By KHRISNA VIRGIL
Tribune Staff Reporter
LAWYER Wayne Munroe said yesterday that his clients, who will face millions of dollars in fees before applying to operate gaming houses, did not receive a “sweetheart” deal from the government with its decision to regulate the numbers industry.
He added that the hefty fees operators will have to pay out to the government in the first year will likely lower the pay out to customers.
Mr Munroe told The Tribune that while his clients are pleased the government followed through with regulating the industry, there are certain clauses in the new Gaming Bill and regulations that his clients found to be “unfair”.
He said the web shop operators he represents, including FML, Island Luck, Island Game, Whatfall and Chances, made several suggestions to the government. However, he said, the majority of these suggestions were shot down.
As a result, Mr Munroe said the transition into a regulated environment will include hefty fees that will accumulate from the Christie administration’s imposition of back taxes. He said this includes outstanding business license fees going as far back as six years, among other things.
He insisted that the taxes, coupled with an assortment of other fees, will likely have an impact on pay-outs to patrons for winnings.
Prime Minister Perry Christie said in the House of Assembly on Monday that as much as $30 million a year could be generated from taxes and fees on numbers houses. Around $25 million is expected from fees during the transition into a regulated environment.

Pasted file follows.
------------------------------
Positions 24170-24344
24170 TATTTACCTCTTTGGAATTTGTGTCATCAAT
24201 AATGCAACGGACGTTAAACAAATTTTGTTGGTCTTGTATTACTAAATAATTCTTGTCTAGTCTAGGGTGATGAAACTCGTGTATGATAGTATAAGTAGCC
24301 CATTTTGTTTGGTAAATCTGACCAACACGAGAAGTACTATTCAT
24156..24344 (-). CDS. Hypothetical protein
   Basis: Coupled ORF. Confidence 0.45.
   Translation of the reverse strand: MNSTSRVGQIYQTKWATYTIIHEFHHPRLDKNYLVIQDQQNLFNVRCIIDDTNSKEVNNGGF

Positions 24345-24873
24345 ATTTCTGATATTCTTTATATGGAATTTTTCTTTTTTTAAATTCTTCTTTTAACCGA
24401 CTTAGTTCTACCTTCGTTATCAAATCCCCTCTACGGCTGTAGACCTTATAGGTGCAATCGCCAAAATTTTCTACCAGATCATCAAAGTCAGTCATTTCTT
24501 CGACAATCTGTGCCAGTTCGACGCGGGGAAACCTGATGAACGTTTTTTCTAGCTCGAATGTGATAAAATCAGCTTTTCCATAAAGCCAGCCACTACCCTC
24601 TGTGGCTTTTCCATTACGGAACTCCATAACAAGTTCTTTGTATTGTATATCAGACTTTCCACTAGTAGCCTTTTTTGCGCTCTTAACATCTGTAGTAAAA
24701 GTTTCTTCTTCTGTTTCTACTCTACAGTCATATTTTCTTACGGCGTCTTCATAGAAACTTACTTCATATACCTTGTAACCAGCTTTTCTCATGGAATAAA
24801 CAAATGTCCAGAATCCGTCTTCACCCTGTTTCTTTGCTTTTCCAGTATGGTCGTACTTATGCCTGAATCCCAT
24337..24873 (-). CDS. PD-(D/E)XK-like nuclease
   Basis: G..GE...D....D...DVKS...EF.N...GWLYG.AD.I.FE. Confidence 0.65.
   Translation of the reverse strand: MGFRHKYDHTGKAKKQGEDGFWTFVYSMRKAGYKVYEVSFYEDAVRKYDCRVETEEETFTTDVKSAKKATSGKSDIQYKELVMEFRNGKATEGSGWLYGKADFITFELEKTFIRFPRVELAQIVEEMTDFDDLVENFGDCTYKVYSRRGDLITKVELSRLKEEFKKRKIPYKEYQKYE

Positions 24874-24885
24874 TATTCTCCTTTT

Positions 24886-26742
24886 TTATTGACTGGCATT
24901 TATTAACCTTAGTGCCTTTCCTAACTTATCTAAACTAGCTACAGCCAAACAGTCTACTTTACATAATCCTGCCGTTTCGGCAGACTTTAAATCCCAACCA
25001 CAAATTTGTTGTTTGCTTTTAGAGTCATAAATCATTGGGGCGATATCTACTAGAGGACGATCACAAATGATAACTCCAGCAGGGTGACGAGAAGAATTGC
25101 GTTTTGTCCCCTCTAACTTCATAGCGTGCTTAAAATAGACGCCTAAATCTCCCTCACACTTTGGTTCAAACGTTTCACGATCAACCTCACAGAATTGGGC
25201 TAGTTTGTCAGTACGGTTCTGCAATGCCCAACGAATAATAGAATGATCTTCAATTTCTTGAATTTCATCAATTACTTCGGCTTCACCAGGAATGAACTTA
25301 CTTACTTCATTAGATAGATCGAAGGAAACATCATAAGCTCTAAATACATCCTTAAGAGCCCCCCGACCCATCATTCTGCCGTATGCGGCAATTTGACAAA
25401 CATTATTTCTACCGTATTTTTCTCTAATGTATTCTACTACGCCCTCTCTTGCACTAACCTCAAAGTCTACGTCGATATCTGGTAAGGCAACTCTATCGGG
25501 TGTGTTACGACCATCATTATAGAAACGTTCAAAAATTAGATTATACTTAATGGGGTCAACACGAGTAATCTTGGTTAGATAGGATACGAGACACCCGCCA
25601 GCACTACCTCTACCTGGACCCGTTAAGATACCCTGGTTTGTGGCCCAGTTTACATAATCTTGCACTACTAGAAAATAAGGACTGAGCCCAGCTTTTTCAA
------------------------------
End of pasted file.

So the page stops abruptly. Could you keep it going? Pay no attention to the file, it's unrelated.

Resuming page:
“There are some aspects that cause concern,” Mr Munroe said. “These include freedom for people to go with whichever operator they would like, meaning the ability of tourists to play in number houses. The government was not impressed to do that or even make concessions when it comes to the taxation structure. We felt that the tax rate and license fees should have been the same as casinos.
“So from a business standpoint, the rate of taxation will likely affect the pay-out system. Not only will the operator be affected, but the gamer will too.
“But I can tell you that my clients are most displeased with the back taxes and fees that will be imposed as a result from the years when the industry was unregulated. We thought that $350,000 was extraordinary in addition to business license fees which are to be retroactive by six years. And the fees must be paid up front.”
The new Gaming Bill was passed in the House of Assembly on Monday after months of debate and push back from various groups over the government’s choice to disregard the majority “no” vote result of the January 28 numbers referendum.
This week Democratic National Alliance Leader Branville McCartney insisted that regulating web shops was sure to “backfire”.
He said: “During his contribution to the debate, the prime minister called the finalised legislation the result of months of effort, and focused dialogue with the relevant stakeholders. He further intimated that the legislation was designed to, as he put it, ‘engender public confidence’ in the gaming sector. Sadly to say, the prime minister has failed on both fronts.
“Clearly, the response from the church and other sectors of the country disproves the PM’s assertion that he truly listened to the dissenting voice on this issue. Instead, it suggests a desire to repay the web shop owners the reported millions contributed to the PLP’s election campaign and further highlights the utter distrust that Bahamians feel toward this administration.”